Monday, April 28, 2014

The Ideal Nude and the Goddess in Indian Sculpture: From the 3rd century B.C.E to the 20th century C.E.

Indian sculpture, in a parallel to Western traditions, has held the female nude as an ideal. Much like the Greek kouros and the statues of idealized male figures that have come after, Indian art has held a tradition of idealized female bodies as central theme of its allegorical messages. The parallels are evident even in the similarities between the Western contrapposto of male statues and the bodily S shape of the Indian tribhanga seen in almost all standing female statues. Just as a male is idealized with his athletic musculature, the emphasis on female attributes like the large, spherical breasts, a narrow waist, and wide hips has been a constant throughout more than two thousand years of Indian sculpture. In addition, this idealized form is attached to the desirable, such as power, wealth, or godliness. While this stands in contrast to the social reality of women throughout Indian history, it gives their ideal form over as the physical par excellence in many contexts. This also holds true for the undesirable; its distortion, such as in the commonly emaciated body of the dread goddess Chamunda, signifies terror and wrath. Feminine sexuality, which should be viewed outside the lens of Western moral tradition if one is to understand its functions, is also a common allegory or metaphor for fertility, life, and spiritual progress. In the context of Hinduism and Buddhism, Indian sculpture is often reliant on the sexual nature of the female nude to signify a certain concept or virtue within a temple or shrine. In the colonial and post-colonial context, the exposed female body has come to represent the concept of primitivism and a harkening back to more pure, Indian roots and nationalism. The following exhibition will show the constancy of female nudes as a representative ideal, set apart but observable, of what should be meditated on, adored, feared, and strived for in Indian society from the ancient to the modern era.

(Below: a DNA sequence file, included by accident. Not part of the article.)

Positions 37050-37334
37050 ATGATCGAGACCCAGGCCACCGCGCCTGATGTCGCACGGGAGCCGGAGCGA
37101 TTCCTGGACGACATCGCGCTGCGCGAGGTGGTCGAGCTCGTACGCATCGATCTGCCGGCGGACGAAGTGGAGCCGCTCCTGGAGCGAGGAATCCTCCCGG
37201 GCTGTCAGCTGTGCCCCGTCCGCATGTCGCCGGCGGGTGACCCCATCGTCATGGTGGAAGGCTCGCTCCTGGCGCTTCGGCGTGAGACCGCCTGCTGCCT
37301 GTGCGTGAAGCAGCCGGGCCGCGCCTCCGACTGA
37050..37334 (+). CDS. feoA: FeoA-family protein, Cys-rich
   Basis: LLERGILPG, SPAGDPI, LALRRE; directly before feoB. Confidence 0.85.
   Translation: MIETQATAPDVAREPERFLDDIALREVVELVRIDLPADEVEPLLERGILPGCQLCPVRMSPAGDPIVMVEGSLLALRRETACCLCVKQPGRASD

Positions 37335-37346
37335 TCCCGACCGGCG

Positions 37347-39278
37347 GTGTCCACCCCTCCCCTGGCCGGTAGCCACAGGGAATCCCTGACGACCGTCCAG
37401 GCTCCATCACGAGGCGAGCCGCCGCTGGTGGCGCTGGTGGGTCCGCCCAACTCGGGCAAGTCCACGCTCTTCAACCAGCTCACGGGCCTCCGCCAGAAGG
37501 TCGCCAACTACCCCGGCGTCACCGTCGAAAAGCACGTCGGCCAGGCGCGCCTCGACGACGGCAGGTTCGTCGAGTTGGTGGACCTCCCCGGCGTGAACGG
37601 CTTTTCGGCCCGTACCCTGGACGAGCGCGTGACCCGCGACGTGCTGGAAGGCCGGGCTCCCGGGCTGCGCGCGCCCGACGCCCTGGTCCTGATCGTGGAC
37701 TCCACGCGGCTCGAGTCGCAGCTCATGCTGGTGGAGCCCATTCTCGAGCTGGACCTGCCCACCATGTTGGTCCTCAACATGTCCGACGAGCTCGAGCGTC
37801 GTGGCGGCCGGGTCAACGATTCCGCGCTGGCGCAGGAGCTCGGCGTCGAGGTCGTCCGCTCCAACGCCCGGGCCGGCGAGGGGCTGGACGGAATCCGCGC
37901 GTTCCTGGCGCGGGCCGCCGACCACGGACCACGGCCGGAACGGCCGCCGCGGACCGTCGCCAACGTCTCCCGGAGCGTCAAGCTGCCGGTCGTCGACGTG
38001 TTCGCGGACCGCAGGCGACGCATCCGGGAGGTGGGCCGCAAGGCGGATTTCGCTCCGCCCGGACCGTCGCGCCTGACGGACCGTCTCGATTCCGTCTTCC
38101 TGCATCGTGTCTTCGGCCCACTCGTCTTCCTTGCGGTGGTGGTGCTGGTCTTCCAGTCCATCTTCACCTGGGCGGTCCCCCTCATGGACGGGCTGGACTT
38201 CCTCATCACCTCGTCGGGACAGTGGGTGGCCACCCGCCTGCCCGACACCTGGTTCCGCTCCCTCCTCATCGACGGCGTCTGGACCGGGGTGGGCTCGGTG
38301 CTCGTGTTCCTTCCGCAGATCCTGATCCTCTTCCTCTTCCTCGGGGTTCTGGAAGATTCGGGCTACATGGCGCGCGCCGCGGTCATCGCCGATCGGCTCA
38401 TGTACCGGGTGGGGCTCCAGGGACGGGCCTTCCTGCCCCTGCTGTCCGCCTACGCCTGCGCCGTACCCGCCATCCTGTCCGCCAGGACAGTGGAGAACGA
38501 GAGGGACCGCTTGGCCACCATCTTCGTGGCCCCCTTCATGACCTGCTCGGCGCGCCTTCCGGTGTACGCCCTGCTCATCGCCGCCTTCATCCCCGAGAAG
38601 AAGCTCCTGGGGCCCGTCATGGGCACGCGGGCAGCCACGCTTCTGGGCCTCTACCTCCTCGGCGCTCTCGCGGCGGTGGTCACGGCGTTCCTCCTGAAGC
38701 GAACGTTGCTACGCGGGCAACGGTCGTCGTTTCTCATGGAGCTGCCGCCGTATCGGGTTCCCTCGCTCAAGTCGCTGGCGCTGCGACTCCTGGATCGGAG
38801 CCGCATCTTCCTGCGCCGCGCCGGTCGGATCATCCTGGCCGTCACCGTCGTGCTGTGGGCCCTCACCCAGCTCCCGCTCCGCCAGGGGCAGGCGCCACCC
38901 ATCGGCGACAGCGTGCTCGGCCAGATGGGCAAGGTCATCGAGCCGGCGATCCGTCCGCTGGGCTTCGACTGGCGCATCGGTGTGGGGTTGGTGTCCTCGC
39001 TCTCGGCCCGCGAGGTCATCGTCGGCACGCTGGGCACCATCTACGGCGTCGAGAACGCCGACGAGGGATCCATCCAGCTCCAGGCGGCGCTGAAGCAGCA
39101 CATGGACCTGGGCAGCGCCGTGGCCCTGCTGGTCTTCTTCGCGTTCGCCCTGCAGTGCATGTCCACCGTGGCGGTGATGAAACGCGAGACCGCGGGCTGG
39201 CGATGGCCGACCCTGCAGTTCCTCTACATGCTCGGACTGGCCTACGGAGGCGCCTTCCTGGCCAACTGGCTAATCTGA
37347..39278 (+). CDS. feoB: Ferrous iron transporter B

Didarganj Yakshi[1]
Artist Unknown
3d-2nd century B.C.E.
Sandstone, 64 inches tall
Patna Museum in Bihar, India

Yakshini, guardians of wealth and from Hindu mythology, are common themes in temples and throughout northern and central Indian. There are a number of them responsible for different spheres and are often benevolent and comparable to fairies or muses. This particular statue, holding a chauri (a sort of ritual brush) in her right, is made of single sandstone block. It was found upside down on the banks of the Ganga, where villagers had been using its base for washing clothes. Recovered and put into the then British run Patna Museum, she has been held as an exemplar of ancient Indian artisanship. Her breasts are large and spherical, her waist narrow, and her hips wide. Detailed and polished, her belly shows folds and her lower body is clothed. These physical features appear repeatedly throughout the next two thousand years in India sculpture, along with similar supernatural abilities like the Yakshi’s.

Matrika (Mother Goddess)
Artist Unknown
Mid-6th century C.E.
Gray schist, 24.5 inches tall
Met accession number: 1993.477.5

Matrikas or mother goddesses, are consorts to the god and his aspects. There are seven of them, and combined they form the ultimate manifestation of femininity and power in the goddess Durga. As a the possessor of fertility in its spiritual abstraction, the mother goddess is depicted with emphasis her belly and breasts, the areas physically associated with reproduction. Standing in a classic tribhanga pose, she is nude except for a few piece of decorative clothing. Most importantly, she also has the divine halo-like disc behind her, showing she is more than an idealized women. Statues like this would have lined temples going towards or surrounding (depending on the design) a god or goddess, of whom they were a consort or aspect of respectively. The serene smile on her face is also common among male and female depictions of the divine. In this sense, the mother goddess is a source of warmth, motherly love, and protection as well as the promise of life through fertility.

Celestial Beauty (Surusandri)
Artist Unknown
11th century C.E.
Marble, 30.75 inches tall
Met accession number: 69.247